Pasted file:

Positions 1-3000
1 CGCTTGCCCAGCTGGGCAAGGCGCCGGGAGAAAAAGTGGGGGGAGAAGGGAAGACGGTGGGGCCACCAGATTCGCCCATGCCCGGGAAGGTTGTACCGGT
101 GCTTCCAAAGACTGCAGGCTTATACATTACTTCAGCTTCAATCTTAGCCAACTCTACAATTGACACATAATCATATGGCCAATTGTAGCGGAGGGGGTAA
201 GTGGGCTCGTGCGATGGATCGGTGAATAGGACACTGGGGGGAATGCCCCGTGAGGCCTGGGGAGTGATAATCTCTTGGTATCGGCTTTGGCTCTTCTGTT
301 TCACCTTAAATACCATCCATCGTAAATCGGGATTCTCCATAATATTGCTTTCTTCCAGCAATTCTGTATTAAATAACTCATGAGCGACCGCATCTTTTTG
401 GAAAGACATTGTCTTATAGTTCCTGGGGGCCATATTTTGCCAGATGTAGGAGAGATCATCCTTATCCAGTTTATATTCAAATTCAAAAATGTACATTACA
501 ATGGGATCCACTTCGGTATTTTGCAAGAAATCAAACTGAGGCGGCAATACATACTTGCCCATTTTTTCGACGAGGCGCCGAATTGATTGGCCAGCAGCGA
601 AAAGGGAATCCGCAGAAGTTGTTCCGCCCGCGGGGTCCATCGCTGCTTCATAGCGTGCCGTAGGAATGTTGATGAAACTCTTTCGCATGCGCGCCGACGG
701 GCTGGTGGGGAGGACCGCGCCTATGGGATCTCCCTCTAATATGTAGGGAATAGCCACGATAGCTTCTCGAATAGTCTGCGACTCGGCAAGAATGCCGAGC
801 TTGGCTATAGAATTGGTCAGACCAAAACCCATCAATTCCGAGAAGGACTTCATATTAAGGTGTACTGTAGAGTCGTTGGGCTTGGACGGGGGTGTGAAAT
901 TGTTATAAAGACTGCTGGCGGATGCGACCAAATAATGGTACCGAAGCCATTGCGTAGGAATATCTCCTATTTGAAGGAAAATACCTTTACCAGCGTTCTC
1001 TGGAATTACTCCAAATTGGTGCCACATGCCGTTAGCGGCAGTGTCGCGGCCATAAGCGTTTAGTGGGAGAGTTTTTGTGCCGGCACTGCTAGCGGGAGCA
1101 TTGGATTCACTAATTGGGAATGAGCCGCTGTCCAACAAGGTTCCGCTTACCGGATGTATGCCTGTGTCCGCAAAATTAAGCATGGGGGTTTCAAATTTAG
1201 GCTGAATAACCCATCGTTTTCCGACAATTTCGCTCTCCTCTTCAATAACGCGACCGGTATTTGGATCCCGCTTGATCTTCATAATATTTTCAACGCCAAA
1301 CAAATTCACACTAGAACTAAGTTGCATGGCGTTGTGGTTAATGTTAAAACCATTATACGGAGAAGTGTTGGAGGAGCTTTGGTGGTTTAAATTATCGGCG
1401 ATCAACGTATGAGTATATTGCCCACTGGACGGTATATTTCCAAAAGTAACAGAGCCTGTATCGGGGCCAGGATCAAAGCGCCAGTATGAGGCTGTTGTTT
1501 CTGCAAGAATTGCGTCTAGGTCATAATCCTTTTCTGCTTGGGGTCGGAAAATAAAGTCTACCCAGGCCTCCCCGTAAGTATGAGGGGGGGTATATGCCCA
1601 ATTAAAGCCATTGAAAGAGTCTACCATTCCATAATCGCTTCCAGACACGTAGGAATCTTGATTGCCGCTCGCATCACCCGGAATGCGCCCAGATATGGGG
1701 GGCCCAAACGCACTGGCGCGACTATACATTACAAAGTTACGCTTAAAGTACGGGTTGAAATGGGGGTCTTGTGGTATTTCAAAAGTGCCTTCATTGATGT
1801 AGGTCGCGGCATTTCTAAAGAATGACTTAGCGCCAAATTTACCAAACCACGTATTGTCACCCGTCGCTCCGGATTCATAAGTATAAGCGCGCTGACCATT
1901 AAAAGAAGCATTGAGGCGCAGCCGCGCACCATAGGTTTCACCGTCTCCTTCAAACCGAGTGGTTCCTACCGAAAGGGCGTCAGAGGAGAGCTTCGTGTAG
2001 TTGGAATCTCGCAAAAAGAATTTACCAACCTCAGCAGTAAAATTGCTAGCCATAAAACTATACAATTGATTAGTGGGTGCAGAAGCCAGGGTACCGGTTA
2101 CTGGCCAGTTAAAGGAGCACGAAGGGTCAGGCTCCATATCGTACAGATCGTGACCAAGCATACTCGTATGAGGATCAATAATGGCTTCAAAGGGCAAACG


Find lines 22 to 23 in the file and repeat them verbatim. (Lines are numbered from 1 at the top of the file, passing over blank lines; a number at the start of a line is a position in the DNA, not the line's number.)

2001 TTGGAATCTCGCAAAAAGAATTTACCAACCTCAGCAGTAAAATTGCTAGCCATAAAACTATACAATTGATTAGTGGGTGCAGAAGCCAGGGTACCGGTTA
2101 CTGGCCAGTTAAAGGAGCACGAAGGGTCAGGCTCCATATCGTACAGATCGTGACCAAGCATACTCGTATGAGGATCAATAATGGCTTCAAAGGGCAAACG